The NYS Department of Corrections and Community Supervision has great career opportunities for Clinical Physicians. You must have possession of a license and current registration to practice medicine in New York State, and have two years of post-licensure medical experience.
Starting salary is $143,381 – $171,631 *(Additional $10,000 or $20,000). Benefits include comprehensive health insurance, NYS retirement system, deferred compensation plan, flexible spending plan, and paid time off.
We have openings in the following counties offering a choice of urban, suburban or rural living:
Clinton* Clinton Correctional Facility (sporting and recreational outlets)
Dutchess Fishkill and Green Haven Correctional Facilities (Hudson River Valley Beauty)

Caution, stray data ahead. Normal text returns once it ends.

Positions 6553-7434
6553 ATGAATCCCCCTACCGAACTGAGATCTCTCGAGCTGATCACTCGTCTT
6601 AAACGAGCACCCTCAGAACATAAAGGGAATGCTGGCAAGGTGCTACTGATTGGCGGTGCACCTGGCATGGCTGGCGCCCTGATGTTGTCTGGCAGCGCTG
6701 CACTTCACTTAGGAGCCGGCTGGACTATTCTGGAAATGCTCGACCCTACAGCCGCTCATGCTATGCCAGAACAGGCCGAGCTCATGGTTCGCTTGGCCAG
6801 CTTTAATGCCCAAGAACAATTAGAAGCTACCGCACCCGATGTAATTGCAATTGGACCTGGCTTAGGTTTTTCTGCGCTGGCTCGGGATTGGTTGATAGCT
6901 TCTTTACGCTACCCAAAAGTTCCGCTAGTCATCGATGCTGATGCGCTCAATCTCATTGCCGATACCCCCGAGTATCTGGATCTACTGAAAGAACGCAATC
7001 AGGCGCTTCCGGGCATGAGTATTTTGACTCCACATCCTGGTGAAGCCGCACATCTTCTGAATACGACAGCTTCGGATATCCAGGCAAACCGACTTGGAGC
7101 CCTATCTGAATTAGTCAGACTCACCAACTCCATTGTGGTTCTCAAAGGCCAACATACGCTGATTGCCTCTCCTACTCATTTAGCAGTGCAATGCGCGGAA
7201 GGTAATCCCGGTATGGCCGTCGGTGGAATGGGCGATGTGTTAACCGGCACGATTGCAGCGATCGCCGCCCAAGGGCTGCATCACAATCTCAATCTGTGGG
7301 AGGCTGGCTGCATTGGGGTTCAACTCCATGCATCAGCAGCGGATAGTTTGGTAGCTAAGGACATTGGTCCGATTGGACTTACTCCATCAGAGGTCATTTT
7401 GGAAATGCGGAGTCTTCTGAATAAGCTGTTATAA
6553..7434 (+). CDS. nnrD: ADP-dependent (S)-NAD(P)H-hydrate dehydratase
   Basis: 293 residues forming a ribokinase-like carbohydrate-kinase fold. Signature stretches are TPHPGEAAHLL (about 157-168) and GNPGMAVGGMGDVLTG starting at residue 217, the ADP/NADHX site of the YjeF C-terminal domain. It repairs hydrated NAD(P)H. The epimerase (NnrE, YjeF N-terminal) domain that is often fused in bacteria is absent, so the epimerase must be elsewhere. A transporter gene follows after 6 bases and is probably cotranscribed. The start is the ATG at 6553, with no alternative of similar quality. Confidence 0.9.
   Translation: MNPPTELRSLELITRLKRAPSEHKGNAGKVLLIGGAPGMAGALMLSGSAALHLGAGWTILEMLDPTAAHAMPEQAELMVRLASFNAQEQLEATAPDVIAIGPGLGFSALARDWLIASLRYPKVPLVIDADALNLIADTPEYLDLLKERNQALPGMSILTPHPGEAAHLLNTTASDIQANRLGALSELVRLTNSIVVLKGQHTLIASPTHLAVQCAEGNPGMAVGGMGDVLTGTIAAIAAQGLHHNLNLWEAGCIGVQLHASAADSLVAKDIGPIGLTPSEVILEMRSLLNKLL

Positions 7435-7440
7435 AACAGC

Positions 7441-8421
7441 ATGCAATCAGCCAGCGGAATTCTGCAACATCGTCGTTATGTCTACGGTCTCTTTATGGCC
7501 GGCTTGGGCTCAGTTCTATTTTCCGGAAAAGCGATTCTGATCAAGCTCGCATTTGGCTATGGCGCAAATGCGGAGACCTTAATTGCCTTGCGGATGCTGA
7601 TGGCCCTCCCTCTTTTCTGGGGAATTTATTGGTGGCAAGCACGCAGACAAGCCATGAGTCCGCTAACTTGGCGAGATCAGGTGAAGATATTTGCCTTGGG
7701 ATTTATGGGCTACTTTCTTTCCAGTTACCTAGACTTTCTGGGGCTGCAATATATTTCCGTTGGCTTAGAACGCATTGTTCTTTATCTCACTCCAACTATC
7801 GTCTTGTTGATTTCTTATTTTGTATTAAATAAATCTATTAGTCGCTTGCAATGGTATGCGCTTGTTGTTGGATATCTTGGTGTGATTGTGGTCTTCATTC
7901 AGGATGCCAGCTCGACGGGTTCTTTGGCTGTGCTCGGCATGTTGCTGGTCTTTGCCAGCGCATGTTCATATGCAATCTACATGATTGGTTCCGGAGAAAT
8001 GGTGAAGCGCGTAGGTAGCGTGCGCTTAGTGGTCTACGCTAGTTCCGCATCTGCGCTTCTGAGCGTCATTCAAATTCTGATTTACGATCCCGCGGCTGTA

Franklin* Franklin and Upstate Correctional Facility (North Country, 1 hour to Montreal)
Greene* Greene Correctional Facility (rural charm yet only 2 hours to New York City)
Oneida Mohawk Correctional Facility (Cooperstown, breweries)
Sullivan Woodbourne Correctional Facility (mountains, outlets, casinos and entertainment)
Seneca* Five Points Correctional Facility (heart of wine country)
St. Lawrence Riverview Correctional Facility (hiking, boating and museums)
Washington Great Meadow Correctional Facility (Between Vermont & the Green Mountains)
Westchester Bedford Hills Correctional Facility (Less than 1 Hour to NYC)
Contact: www.doccs.ny.gov or DOCCS Personnel Office at (518) 457-8132 for more information and to apply.